Pitch-perfect music meets Parisian drama in a Netflix series about an American jazz club in the French capital. Writer Jack Thorne and star Joanna Kulig invite DQ to The Eddy.
The story of how Bafta-winning writer Jack Thorne and Oscar-winning director Damien Chazelle came to partner on The Eddy, a television series about an American jazz club in Paris, begins in LA several months before Chazelle would burst onto the Hollywood scene.
Thorne was there to attend a workshop when his agent suggested he speak to an up-and-coming director about his next project and sent over his latest film to watch, which turned out to be Whiplash, the 2014 music drama about the relationship between a young jazz drummer and his abusive bandleader that scored Chazelle an Academy Award nomination for best adapted screenplay. He would later win a directing statuette in 2017 for La La Land.
After watching Whiplash, “I went, ‘Jesus Christ, this guy is incredible,’” Thorne recalls. “Then I discovered Alan Poul was involved, who had made Six Feet Under, The Newsroom and, most importantly for me, My So-Called Life, and [songwriter and composer] Glen Ballard [was also involved]. It was just one of those crazy things. I went in and met them, they had two pages of what they wanted to do – an American jazz club in Paris – and they had all the music.”
At that time, Thorne was writing international crime thriller The Last Panthers, which was originally set in Paris but later moved to Marseille. His love of the French capital and his father’s experience as a town planner meant he had an “obsession” with the city’s ring road and how it had created inclusive and exclusive places, leading him to want to tell a story that reflects the multicultural, multi-class melting pot of Paris.
“I used to be a teacher and was in London at the time they were closing the Aylesbury Estate, and I became very aware of how many people were campaigning to stay, even though it wasn’t the nicest block of flats in the world,” he explains.
“But they were aware of being shunted out of London. It feels interesting to look at who the people are who live on the edge of that [in Paris], and jazz is a very good form to explore that with. I talked about all those things, they read The Last Panthers and, thankfully, they hired me. It was a long development process, during which time Damien became a superstar.”
The Eddy, which launches worldwide on Netflix on May 8 following its world premiere at Berlinale in February, is set in a vibrant multicultural neighbourhood of modern-day Paris, where Elliot Udo (André Holland), a once-celebrated jazz pianist in New York, is now the co-owner of the struggling titular club. Managing the house band fronted by on-off girlfriend Maja (Joanna Kulig), he learns that business partner Farid (Tahar Rahim) may be involved in questionable practices, while secrets come to light that have also been hidden from Farid’s wife Amira (Leïla Bekhti).
When Elliot’s troubled teenage daughter Julie (Amandla Stenberg) suddenly arrives in Paris to live with him, his personal and professional worlds quickly start to unravel as he confronts his past, fighting to save the club and protect those closest to him.
Chazelle is the lead director, alongside Poul, Houda Benyamina (Divines) and Laïla Marrakchi (Le Bureau des Légendes), while The Eddy’s band is composed of real-life musicians Randy Kerber, Ludovic Louis, Lada Obradovic, Jowee Omicil and Damian Nueva Cortes.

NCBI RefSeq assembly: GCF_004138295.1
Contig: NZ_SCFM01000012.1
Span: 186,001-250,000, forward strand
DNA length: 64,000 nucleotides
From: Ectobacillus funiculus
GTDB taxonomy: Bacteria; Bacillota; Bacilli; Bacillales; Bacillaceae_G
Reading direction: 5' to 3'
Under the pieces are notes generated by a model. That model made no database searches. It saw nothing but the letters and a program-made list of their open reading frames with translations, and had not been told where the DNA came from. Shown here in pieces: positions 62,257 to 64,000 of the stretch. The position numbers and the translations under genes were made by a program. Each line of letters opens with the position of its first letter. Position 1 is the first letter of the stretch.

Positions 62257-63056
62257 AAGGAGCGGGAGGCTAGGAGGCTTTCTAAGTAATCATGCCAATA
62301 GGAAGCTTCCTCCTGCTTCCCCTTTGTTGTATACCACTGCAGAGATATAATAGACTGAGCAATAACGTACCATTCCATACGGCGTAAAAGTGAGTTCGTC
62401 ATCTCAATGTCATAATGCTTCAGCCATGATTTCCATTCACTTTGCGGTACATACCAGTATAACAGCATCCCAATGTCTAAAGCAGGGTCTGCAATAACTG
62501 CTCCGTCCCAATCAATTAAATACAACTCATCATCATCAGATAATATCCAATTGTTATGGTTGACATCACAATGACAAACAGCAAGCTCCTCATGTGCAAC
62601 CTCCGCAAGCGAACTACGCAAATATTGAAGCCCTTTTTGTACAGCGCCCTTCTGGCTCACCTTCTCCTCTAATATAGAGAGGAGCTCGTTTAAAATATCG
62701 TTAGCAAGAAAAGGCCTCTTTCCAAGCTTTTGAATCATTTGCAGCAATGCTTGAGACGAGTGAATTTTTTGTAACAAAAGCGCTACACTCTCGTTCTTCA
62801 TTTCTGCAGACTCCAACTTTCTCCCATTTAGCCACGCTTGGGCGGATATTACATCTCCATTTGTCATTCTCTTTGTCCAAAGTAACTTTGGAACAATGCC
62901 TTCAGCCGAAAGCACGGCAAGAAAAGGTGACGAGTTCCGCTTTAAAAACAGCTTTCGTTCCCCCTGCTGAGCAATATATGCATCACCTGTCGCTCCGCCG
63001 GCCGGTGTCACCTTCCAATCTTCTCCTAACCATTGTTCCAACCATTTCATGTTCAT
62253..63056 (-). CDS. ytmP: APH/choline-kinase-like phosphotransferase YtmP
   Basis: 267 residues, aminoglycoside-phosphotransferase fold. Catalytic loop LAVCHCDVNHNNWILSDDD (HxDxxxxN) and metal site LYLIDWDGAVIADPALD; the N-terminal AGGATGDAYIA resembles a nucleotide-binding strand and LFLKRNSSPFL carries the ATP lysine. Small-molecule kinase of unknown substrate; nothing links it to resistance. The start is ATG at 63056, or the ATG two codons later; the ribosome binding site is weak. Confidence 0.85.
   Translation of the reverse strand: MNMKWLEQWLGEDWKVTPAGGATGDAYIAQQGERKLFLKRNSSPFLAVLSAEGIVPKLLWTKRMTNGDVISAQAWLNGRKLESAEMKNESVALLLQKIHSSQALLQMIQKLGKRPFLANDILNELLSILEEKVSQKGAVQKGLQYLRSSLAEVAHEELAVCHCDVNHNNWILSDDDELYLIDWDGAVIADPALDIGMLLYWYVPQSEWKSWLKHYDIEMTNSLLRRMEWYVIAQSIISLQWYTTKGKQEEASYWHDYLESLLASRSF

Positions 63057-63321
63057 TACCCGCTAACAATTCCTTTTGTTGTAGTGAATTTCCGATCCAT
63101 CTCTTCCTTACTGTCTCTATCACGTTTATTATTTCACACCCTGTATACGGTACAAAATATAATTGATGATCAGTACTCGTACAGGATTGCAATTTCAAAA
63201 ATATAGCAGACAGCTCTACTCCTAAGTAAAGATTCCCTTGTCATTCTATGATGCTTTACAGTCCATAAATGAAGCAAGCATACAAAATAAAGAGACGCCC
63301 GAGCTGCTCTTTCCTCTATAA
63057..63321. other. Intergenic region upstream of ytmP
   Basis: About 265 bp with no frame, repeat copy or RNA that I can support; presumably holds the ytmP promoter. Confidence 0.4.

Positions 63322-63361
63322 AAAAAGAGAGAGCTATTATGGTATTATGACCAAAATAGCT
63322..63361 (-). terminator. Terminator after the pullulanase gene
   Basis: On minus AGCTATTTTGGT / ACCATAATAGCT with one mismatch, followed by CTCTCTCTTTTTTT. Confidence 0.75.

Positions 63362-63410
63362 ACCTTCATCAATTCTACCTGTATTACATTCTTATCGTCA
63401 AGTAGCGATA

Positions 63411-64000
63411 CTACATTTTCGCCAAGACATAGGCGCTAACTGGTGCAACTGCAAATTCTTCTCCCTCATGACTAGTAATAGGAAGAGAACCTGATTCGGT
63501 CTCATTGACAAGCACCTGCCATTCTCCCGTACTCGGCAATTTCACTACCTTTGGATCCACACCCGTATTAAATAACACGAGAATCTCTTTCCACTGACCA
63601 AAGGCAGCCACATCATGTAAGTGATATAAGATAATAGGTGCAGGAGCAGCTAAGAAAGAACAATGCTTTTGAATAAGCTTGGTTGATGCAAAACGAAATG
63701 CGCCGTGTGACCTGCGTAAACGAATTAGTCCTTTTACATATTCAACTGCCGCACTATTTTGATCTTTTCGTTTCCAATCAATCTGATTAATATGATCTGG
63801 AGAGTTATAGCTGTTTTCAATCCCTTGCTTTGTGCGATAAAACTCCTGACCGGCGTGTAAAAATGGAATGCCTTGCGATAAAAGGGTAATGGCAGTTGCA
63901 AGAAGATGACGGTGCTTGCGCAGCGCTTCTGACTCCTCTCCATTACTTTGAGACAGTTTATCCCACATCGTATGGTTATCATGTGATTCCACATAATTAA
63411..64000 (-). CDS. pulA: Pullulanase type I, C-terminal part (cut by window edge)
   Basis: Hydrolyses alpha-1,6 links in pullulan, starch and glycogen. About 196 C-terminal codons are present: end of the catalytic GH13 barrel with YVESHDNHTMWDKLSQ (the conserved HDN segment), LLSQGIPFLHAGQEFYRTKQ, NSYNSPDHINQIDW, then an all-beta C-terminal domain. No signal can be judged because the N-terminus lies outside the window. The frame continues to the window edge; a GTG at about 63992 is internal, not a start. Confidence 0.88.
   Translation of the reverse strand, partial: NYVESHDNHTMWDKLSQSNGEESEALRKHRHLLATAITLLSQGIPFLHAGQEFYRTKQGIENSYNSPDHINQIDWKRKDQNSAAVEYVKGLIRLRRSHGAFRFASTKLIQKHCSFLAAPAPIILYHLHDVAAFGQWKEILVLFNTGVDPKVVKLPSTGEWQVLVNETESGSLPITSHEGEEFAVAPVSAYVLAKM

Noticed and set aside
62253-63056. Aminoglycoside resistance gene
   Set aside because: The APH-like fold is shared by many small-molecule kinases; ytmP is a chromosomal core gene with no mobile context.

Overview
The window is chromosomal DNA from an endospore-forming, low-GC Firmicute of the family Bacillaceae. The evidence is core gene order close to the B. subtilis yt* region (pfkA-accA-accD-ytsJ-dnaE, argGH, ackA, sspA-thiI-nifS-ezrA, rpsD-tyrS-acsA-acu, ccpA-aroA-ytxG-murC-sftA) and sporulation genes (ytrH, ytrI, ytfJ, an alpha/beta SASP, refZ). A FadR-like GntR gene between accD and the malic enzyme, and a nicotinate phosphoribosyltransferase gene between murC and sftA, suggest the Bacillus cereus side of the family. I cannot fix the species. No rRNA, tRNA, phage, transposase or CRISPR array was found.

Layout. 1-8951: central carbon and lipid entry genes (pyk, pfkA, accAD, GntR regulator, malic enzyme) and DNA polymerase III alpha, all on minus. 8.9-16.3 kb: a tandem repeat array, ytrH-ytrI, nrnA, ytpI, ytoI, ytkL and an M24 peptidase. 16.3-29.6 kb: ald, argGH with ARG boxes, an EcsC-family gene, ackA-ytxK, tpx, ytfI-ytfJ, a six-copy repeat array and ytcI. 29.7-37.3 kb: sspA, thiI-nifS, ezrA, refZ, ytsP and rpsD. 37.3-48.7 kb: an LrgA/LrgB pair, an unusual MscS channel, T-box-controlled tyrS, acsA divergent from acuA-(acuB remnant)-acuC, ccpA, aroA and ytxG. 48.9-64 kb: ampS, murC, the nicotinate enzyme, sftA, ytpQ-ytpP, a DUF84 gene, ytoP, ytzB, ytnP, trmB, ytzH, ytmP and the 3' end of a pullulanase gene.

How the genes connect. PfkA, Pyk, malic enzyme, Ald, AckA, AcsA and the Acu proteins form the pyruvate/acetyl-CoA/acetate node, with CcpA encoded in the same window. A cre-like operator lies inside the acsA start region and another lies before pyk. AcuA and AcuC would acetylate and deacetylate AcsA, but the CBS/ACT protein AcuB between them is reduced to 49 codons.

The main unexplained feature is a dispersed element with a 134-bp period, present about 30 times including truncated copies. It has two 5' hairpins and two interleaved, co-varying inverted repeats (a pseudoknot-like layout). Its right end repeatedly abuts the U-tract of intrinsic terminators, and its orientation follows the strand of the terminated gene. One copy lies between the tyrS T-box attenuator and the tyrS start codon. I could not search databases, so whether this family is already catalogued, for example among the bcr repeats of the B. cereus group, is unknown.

As you might expect of a series set in a jazz club, music is a constant presence, from the house band performing on stage in front of a packed crowd to numerous characters spending a moment in contemplation tickling the ivories at home.
Each episode is also focused on a single character, so in the writers room, Thorne found himself asking three questions: what is the character arc, how does that impact Elliot and what’s the song?
“Glen and Randy wrote 60 songs together, so we had this raft of stuff to choose between and it was case of what song speaks to the story you’re trying to tell,” Thorne says. “With episode one, it’s about The Eddy, so the song ‘The Eddy’ felt right. Then it was about breaking it down into pieces so you could see this song being discovered, and that becomes the story of the episode, in some ways, as everything else goes along.”
Throughout, however, Elliot is at the centre of the story and the world of The Eddy, with his relationship with daughter Julie also at the core of the eight-episode series. “But like in jazz, it had to be democratic. It had to have space for everyone to have their moment and for us to get an understanding of them,” the writer continues.
“The question when creating the character of Elliot was why would someone be in Paris and why would they be running a jazz club? He became a jazz musician in exile and then the question became in exile from what? Everything built from that and his selfishness and his myopia. And then, hopefully, through the show you see those scales falling away as this becomes a coming-of-age story for him and his daughter, which grew through the writing process.”
Another notable quality about The Eddy is the way the characters, many of whom are not native French speakers, bounce between languages.
“The thing we always stuck to was that when people are at their most emotional, they tend to speak their own language, because that’s our basest means of communication,” Thorne says. “We were constantly analysing what language is important and when. Elliot’s French is good but he speaks with an American accent. Julie’s French is not very good, she’s learning, but she’s got a very good brain and is picking it up very quickly. In the band, Jude [Nueva] is Cuban, so he speaks French and English with an inflection. Katrina [Obradovic] is Croatian. Everyone comes from different places – this is a boiling pot of seeing how everyone works together.”
Language was also a big factor for Kulig, who plays Maja, Elliot’s on-off girlfriend and the singer of The Eddy’s house band. The Polish actor faced speaking and singing in French and English, something she says was “a huge experiment” that pushed her out of her comfort zone.
Kulig first met Chazelle and auditioned for the role in LA in 2019 when she was part of the Oscar campaign for Polish historical drama Zimna wojna (Cold War), about a musical director who discovers a young singer (played by Kulig) and their subsequent love story.